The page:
Novinson: It's a good question. And companies tend to be a little secretive on this, they're always going to say that it's not going to affect service delivery or customer support. I mean, no company is going to come out and say like, "Oh, yeah, expect longer response times." And to the extent that they do delineate, they always will say it's not to our technology, it's not our R&D we remain, it just aren't going to market people. So if they say anything, they'll always say it's focused on go to market, because whatever customers and prospects don't want to hear, "Oh, yeah, we're cutting back on our R&D, we're not going to spend as much looking at emerging threats." Yeah, no, nobody's going to say that. So either they say it's a go to market, and they don't say anything. But it's hard to say, I mean, in general, high-growth companies continue to hire. CrowdStrike, Palo Alto Networks, companies like that haven't had to slow down at all. And if companies are having to move in the other direction, it means that they've had some type of a speed bump, but it definitely doesn't have to be fatal. These companies can recover. And again, almost all of them have technology that's really well regarded by analysts, but it doesn't mean that they have to recalculate and shift their growth plans.
Delaney: Okay. Well, Michael, thank you so much. Hopefully, the industry will pick up very soon, as you say. So finally, just for fun, in order to lighten the mood somewhat, I'd love for you to share something or good news story, for instance, in the industry that you've picked up on recently. Fill me with hope.
Novinson: I'll start, which is that as challenging as things are in cybersecurity, the big benefit economically is that there's not the commodification that's going on in the consumer sector, if you look at companies like Uber or Lyft, or the rental car companies, where it's just a Race to Zero and everybody's price conscious, and they're just choosing whatever is cheapest. The big benefit in cybersecurity is people selling quality product, companies like CrowdStrike and Zscaler are proud that their product costs more than competitors. They're very open about that, but it's more effective. And the fact that CISOs and other buyers and organizations are making decisions based on efficacy and quality rather than price is going to be a massive saving grace for cybersecurity.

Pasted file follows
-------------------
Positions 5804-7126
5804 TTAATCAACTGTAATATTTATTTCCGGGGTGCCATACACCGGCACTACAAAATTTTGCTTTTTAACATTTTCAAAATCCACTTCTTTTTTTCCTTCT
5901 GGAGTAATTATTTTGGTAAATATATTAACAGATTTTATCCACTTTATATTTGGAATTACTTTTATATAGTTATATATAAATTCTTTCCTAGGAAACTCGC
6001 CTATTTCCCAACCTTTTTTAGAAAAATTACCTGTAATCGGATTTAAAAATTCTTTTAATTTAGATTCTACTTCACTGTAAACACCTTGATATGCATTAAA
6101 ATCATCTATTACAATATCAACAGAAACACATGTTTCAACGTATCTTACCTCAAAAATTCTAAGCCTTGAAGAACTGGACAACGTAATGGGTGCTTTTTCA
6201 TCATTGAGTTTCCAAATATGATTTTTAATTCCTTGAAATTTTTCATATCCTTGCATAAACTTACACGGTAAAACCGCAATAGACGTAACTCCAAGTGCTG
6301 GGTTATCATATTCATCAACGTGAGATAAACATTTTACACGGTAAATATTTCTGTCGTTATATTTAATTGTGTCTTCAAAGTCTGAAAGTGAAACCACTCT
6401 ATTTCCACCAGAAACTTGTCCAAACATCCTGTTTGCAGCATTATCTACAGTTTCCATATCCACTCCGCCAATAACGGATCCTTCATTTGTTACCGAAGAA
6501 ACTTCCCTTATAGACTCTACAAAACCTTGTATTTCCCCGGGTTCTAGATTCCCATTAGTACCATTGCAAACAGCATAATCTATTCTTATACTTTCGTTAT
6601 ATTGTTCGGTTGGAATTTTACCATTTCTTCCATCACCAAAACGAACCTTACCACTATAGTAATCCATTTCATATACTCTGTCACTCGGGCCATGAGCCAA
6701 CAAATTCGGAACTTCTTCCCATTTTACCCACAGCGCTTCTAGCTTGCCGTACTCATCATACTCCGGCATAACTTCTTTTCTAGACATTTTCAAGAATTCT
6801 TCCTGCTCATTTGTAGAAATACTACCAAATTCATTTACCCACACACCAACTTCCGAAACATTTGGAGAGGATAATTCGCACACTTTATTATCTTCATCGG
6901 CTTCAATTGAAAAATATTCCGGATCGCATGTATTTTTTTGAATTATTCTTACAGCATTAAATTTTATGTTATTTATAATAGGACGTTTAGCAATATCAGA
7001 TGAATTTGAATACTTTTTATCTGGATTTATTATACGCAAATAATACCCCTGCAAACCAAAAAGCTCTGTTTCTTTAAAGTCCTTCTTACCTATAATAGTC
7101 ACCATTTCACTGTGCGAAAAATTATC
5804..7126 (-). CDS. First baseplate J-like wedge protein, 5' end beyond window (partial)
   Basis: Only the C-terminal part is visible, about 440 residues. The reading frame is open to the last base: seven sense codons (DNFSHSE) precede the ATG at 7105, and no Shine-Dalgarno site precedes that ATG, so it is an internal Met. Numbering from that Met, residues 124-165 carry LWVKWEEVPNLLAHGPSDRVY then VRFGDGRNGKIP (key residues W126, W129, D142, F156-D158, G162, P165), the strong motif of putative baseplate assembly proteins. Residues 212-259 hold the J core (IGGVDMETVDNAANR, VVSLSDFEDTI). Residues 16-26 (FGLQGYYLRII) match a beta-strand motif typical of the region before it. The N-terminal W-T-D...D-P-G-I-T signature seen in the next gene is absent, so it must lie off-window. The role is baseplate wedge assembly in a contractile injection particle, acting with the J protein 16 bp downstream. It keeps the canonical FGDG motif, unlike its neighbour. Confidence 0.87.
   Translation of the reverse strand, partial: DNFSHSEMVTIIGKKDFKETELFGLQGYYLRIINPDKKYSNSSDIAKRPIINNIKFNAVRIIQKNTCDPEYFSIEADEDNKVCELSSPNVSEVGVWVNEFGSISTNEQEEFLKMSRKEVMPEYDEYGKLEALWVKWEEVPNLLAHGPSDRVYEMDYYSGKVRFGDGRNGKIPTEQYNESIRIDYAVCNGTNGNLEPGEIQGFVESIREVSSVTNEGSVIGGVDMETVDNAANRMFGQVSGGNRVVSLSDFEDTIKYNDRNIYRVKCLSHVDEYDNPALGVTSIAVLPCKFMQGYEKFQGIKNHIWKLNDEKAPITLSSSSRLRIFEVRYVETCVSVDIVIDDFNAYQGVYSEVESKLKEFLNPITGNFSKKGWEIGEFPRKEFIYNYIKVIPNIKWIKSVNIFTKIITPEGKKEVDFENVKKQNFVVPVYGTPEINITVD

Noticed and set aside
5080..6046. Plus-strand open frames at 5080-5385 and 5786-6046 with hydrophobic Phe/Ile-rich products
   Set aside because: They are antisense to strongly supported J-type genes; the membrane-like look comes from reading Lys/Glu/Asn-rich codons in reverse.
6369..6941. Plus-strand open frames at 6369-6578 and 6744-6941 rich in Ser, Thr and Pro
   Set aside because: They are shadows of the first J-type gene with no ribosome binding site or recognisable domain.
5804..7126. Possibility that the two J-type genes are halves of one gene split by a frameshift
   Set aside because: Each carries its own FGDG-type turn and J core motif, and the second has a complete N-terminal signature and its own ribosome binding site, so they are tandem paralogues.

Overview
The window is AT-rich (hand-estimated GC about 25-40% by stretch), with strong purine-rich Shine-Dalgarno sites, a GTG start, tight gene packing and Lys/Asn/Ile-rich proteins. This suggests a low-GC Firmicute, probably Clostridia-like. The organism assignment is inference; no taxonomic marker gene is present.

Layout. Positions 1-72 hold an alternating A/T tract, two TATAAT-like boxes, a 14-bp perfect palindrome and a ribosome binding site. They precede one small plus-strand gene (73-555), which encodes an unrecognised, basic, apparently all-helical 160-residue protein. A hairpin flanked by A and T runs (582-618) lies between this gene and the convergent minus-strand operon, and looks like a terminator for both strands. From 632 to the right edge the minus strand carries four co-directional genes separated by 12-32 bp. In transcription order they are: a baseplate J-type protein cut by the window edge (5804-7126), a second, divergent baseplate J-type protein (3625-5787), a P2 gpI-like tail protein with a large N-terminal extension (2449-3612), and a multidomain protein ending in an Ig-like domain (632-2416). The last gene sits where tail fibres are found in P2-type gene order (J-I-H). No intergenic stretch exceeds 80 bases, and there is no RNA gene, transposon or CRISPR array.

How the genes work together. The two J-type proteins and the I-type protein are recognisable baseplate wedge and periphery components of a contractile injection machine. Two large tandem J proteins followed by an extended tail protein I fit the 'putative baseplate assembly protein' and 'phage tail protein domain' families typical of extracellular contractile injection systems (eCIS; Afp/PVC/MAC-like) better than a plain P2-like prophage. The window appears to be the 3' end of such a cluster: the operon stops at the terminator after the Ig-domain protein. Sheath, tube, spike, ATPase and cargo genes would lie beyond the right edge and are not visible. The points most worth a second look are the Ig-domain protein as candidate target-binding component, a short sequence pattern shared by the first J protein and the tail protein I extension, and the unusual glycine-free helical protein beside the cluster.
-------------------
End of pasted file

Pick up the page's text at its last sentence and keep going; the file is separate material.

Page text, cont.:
Delaney: Good to hear. Marianne?
McGee: Yeah, I was just going to say that over the last several months, you've seen various security research reports come out saying that ransomware attacks are sort of subsiding somewhat and, you know, the ransom payments are getting smaller. So, that might be a good sign. But then at the same time, you know, there's always been - what the good news is - that it could be that these attackers are now skipping over encrypting systems and just going right to extortion. So you know what to say but for hospitals, in particular, they can - not that they want their patient data exfiltrated - but if they can skip the encryption part, that might be helpful.
Delaney: Take any good news we can. Tony?
Morbin: Well, in the absence of any good news, what made me smile was somebody else's misfortune, when further details recently came out from crypto tracing firm Chainalysis about bitcoins stolen from 996 wallets controlled by Russia's foreign military intelligence, Foreign Intelligence Service, and Federal Security Service, which they had been using to pay hackers, including the people involved in the SolarWinds attack. And after it was stolen, the money was then sent to the Ukrainian addresses. So not a good news story as such, but maybe.
Delaney: Very good. And I was also going to jump on the Ukraine bandwagon, saying that, you know, their resilience has proved positive in a horrendous situation. And obviously, they've been practicing this since they'd been attacked in 2014 onward by the Russian offensive campaigns, but anyway, I think we can learn from Ukraine's defense and we'll be talking about it for many years to come. Anyway, everybody, thank you so much. This has been brilliant as always. Tony, Marriane, Michael, thank you very much. And thanks so much for watching. Until next time.